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NONE: ONLINE-ADS>> Re: Modem Media's Proposed New Ad Model

ONLINE-ADS>> Re: Modem Media's Proposed New Ad Model

John R. Fess (john_at_poweragent.com)
Wed, 25 Sep 1996 14:57:44 -0700

In regards to:

>>If you are in favor of paying for advertising solely based on activity at
>>the advertiser's site, copy this sentence in your post and explain why.

jeff diehl wrote (in two separate messages on Tue, 24 Sep 1996):

>This is just the next step in the trend toward accountability that is
>demanded when technology allows it.

Don't confuse what you perceive as a "trend toward accountability" with
good, old fashioned, market forces. Market forces will dictate who pays
for what, when they pay, and how. To be sure, technology causes
discontinuities in the balance of power between buyers and sellers but
technology and accountability are entirely separate issues. New technology
offers a wider range of _how_ you might go about delivering what you have
promised to deliver but it doesn't alter the fact that you have promised to
deliver something and you won't get paid until you do.

>I don't know that there is a valid argument against it. When a site claims
>to be an effective ad medium, advertisers can now say, "prove it."

How about this:

If a site sells you space and you agree to buy it, then you pay for space
-- regardless of what you do with it -- very simple.

If a site claims to represent a certain class of audience to go along with
that space and they deliver it, you pay for it.

If a site promises that an advertiser's ad will "perform" or that sales
will result from the ad, that's their business but IMHO, they are either
naive, desperate, or clairvoyant.

As Jim points out, and I agree, new tools appearing on the web make it
possible to more precisely measure the resultant effects of an ad
impression and, as a result, make more types of "deals" possible. But just
because more types of deals are now possible doesn't make one type of deal
"better" than another. That is entirely up to the particular situation
facing each buyer/seller pair.

>The fact is, ads are much more effective on the Web,
>and the numbers are there to back it up.

Please refer me to these numbers.

>There is an added burden placed on host websites, which is, to assess the
>viability of the advertiser's product and the design of its website.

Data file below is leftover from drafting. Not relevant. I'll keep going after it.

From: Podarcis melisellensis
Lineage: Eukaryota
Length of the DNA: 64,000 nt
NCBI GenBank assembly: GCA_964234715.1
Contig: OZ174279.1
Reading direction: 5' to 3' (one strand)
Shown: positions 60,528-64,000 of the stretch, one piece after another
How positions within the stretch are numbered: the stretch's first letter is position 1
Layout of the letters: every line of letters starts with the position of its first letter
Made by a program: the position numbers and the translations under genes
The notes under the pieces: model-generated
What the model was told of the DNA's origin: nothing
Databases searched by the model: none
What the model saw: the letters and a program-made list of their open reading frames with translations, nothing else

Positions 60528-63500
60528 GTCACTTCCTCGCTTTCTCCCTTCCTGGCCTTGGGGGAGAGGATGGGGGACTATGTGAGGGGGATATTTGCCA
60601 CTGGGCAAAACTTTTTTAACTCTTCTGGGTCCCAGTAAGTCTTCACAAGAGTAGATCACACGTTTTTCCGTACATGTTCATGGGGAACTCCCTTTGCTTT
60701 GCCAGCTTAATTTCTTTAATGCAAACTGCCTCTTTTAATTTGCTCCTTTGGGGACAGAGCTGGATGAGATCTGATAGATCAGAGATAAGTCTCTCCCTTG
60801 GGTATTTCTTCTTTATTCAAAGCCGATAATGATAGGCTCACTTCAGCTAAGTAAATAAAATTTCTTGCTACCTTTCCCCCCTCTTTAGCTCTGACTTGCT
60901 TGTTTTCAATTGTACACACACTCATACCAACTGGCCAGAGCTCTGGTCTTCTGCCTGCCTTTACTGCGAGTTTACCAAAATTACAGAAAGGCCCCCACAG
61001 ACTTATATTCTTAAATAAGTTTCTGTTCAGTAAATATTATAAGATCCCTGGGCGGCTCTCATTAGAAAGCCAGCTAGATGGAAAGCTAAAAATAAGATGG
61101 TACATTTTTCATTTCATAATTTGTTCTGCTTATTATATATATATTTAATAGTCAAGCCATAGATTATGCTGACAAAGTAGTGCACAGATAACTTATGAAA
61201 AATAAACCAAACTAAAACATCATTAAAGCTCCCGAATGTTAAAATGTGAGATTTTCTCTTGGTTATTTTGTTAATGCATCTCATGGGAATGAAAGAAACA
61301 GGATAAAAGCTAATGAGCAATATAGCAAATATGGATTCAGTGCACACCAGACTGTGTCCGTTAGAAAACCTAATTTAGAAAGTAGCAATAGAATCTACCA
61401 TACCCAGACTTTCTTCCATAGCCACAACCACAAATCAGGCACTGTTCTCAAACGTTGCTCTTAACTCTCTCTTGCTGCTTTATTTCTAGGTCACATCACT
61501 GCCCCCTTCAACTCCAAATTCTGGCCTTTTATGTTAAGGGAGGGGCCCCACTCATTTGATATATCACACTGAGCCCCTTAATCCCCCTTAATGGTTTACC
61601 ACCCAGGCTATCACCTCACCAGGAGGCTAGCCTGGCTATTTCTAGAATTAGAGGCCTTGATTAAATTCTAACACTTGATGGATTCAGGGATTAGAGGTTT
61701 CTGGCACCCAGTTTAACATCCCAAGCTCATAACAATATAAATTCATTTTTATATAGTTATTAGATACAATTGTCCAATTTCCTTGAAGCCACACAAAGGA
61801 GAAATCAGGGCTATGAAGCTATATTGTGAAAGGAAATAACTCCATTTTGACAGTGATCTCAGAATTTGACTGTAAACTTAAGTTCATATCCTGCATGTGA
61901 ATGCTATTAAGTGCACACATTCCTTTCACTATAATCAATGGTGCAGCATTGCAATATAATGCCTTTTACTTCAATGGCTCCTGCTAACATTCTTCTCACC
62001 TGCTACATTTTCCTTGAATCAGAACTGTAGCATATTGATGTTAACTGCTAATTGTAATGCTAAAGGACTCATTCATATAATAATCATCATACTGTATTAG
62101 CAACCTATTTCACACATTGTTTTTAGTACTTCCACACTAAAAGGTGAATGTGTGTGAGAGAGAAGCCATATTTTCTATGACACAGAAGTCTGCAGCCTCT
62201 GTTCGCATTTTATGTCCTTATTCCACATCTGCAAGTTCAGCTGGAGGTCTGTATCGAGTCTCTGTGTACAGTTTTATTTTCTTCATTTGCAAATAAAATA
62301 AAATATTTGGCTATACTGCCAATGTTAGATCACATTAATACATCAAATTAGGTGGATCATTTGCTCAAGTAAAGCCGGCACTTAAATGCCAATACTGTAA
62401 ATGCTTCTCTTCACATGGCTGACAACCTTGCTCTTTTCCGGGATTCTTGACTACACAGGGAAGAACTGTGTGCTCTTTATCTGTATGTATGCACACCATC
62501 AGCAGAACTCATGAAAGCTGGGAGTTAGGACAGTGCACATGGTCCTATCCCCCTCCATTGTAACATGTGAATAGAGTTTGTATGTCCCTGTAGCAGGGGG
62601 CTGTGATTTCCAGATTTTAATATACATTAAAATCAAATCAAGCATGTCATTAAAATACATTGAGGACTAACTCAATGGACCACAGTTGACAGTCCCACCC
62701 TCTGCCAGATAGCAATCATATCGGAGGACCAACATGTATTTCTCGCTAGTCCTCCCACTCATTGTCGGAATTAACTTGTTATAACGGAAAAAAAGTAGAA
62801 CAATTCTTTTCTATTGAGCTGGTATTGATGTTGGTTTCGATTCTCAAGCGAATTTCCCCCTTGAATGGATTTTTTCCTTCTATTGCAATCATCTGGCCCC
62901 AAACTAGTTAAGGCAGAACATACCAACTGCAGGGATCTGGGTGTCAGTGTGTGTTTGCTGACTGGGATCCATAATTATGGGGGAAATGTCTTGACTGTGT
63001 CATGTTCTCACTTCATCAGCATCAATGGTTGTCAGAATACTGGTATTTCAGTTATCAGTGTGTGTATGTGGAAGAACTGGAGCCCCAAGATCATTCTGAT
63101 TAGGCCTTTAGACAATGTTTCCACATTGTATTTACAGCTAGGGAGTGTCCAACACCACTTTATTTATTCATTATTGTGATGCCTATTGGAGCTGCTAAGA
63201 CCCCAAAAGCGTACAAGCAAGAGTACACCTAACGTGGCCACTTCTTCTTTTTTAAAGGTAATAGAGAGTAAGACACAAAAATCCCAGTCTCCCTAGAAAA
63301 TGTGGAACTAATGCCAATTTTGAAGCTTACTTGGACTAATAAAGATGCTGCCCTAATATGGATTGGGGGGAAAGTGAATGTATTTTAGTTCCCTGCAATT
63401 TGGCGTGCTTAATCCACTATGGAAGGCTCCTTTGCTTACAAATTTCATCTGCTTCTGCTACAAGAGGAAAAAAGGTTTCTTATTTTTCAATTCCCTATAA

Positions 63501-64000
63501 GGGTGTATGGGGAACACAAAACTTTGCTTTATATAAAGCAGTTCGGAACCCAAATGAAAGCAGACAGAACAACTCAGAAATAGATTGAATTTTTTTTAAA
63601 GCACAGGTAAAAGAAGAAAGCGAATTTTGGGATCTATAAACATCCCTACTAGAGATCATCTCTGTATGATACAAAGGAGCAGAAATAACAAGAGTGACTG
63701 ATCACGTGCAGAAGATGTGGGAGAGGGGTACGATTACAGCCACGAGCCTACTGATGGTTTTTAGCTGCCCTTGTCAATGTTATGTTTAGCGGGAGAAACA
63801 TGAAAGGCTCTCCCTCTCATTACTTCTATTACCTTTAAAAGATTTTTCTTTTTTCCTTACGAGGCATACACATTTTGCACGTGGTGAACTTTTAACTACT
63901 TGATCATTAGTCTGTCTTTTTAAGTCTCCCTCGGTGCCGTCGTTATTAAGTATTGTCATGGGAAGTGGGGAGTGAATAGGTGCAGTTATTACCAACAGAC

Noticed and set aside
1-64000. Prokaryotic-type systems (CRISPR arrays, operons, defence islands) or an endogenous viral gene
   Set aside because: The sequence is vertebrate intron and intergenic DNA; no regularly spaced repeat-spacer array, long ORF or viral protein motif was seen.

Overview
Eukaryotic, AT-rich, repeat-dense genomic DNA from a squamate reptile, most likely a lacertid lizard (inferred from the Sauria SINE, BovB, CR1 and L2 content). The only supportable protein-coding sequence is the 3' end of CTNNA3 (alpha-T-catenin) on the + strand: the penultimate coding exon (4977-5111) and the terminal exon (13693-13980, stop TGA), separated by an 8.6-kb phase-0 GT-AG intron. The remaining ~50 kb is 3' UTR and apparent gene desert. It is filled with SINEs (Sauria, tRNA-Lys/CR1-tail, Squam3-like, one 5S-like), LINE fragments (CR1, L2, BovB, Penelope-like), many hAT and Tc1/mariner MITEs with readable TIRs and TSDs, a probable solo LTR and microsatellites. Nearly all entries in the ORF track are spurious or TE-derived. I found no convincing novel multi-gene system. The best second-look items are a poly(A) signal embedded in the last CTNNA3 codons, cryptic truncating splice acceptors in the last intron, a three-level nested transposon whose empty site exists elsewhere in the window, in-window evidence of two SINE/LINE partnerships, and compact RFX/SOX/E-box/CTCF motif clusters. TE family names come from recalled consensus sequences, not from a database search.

That certainly would be an added burden -- to hire a consulting firm to
determine whether the advertiser's product is going to succeed before
accepting an ad placement! That will really perk up advertising revenues
on the web! :)

>I can't help but see this as a stale, old-media response to the latest
>trend toward ad media accountability on the Web. The example of the
>newspaper the author uses drives this home blatantly. You can't use the
>principles of newspaper advertising to make demands on the Web marketing
>industry.

The ability to track the effectiveness of ads from placement to purchase on
an individual level has been around for at least 15 years. It is called
"database marketing." These are not new concepts. The web does
threaten/promise to drive a lot of intermediaries out of business and
create a whole new set of intermediaries on the way to enabling true 1:1
marketing, but there are no new priciples here.

>The point is, it's everyone's responsibility to "build good Web" and guide
>users to the information they seek.

Perhaps it is in everyone's _interest_ to "build good Web" but certainly
not everyone's responsibility. And "good" is going to mean different
things to different people so, coming full circle, market forces take over
and ultimately decide who wins ("good?" hmmm) and who loses ("bad?" hmmm).

I hope advertisers are very creative in trying to extract everything they
can out of sites and that sites are very creative in trying to extract
everything they can out of advertisers. More and better technology, which
is certain to cause more discontinuities, will simply lead to greater
opportunity for creativity on both sides and that, IMHO, _is_ "good."

John Fess

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